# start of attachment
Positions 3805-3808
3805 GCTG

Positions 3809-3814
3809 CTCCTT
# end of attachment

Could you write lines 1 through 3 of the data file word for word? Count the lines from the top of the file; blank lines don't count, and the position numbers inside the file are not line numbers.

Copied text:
Positions 3805-3808
3805 GCTG

Positions 3809-3814